According to the U.S. Department of Defense, Ely Ratner, assistant secretary of defense for Indo-Pacific Affairs, said on March 9 that the Indo-Pacific region remains the priority theater for the Defense Department, and China remains the pacing challenge for the U.S. military.

According to Ely Ratner, the need for Taiwan to improve its protection is one of the lessons gained from Russia’s invasion. China is not the only threat. North Korea is working on nuclear weapons and delivery systems. According to Ratner, this poses an obvious threat to the U.S. and its allies.

Adam Smith, chairman of the House Armed Services Committee, stated, “With Russia’s unprovoked and devastating invasion of Ukraine, we have been reminded that we can’t just focus on one part of the world. But the Indo-Pacific region is one of the most important parts.”

In February, Taiwan purchased a shore-based Harpoon missile system from the U.S. and will receive Type 4 Harpoon missiles as soon as they arrive. According to the latest notice from the Ministry of National Defense, the Harpoon missile maintenance contract has been renewed until 2025.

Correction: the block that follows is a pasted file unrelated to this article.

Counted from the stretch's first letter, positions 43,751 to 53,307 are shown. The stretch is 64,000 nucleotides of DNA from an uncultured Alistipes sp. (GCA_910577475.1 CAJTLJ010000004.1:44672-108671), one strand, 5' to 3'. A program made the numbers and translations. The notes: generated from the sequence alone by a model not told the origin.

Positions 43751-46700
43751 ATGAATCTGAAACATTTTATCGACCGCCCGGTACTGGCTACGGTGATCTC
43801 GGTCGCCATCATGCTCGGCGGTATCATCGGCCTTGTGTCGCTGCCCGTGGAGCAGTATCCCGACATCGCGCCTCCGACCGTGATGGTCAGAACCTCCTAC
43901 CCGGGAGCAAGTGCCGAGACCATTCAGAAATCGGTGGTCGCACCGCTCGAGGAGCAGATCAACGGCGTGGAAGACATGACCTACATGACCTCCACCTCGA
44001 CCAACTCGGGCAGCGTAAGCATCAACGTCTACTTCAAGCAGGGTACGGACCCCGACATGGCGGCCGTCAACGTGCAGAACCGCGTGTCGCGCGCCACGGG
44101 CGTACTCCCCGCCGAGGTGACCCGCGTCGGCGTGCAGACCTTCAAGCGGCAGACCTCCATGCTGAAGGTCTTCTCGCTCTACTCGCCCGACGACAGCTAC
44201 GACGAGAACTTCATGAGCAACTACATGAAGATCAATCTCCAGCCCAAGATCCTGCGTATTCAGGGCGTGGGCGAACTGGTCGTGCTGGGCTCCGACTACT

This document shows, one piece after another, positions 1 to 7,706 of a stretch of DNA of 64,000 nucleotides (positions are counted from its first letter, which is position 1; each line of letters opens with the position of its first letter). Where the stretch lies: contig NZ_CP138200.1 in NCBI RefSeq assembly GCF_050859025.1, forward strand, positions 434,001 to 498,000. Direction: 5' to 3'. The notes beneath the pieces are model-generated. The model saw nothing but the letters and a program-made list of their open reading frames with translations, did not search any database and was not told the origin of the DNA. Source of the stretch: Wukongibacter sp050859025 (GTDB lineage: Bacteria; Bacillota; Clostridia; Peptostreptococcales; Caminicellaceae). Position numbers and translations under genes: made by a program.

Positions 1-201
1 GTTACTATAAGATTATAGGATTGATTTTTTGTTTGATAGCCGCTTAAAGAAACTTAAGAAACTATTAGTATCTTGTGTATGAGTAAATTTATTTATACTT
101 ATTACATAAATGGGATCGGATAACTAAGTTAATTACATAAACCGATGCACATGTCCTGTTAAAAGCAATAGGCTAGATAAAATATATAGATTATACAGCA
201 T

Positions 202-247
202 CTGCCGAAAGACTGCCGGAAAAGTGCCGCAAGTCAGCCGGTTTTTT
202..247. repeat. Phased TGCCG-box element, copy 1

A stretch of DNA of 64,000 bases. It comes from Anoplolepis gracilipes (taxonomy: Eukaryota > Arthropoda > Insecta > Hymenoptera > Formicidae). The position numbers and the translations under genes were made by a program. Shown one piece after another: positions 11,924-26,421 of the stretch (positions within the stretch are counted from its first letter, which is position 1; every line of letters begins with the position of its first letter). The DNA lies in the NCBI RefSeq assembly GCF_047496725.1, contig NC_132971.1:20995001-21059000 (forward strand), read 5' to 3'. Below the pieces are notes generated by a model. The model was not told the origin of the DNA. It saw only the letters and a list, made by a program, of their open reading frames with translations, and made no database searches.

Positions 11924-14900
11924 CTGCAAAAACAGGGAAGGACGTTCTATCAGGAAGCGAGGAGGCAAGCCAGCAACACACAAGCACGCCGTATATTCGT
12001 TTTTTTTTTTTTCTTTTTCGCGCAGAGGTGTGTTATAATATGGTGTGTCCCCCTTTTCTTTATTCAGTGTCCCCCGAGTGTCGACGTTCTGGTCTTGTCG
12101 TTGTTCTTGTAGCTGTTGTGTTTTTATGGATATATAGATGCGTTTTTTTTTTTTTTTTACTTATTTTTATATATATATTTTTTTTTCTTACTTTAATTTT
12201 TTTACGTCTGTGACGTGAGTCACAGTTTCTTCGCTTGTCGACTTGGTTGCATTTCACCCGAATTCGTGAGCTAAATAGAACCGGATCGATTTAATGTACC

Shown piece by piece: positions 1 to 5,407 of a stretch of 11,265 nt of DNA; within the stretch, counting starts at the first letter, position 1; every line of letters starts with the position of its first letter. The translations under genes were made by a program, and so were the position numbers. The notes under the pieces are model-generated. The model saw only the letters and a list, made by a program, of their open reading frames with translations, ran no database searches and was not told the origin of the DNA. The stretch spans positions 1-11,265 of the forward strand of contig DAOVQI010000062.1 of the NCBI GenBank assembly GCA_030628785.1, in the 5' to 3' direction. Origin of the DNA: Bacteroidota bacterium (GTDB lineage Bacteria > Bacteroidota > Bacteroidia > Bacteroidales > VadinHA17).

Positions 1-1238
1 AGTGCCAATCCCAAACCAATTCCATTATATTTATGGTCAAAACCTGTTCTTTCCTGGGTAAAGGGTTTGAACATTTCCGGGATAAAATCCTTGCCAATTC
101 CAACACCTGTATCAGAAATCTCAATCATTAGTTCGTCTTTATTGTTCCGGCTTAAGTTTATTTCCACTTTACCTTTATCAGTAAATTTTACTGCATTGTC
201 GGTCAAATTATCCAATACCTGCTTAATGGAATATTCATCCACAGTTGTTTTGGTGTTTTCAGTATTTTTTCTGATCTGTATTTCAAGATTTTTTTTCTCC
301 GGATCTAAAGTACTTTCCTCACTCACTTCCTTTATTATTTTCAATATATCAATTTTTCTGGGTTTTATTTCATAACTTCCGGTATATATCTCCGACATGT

Ratner added, “I wish they were arriving there yesterday; we are turning over every rock to see how we can accelerate the provision of these capabilities.”

The defense officials raised that North Korea remained a regional focal point during the hearing. This country has launched nine missiles this year and has deployed some 20 ships and submarines in the Indo-Pacific region to defend its eastern flank before Ukraine’s attack.

According to Ratner, America’s most significant advantage for the Department of Defense is an unequaled network of allies and partners, which should be at the heart of any plan. The countries to develop capabilities and increase interoperability are Japan, South Korea, Australia, and Southeast Asian nations. Singapore, Vietnam, Indonesia, Malaysia, and Timor Leste are among them.

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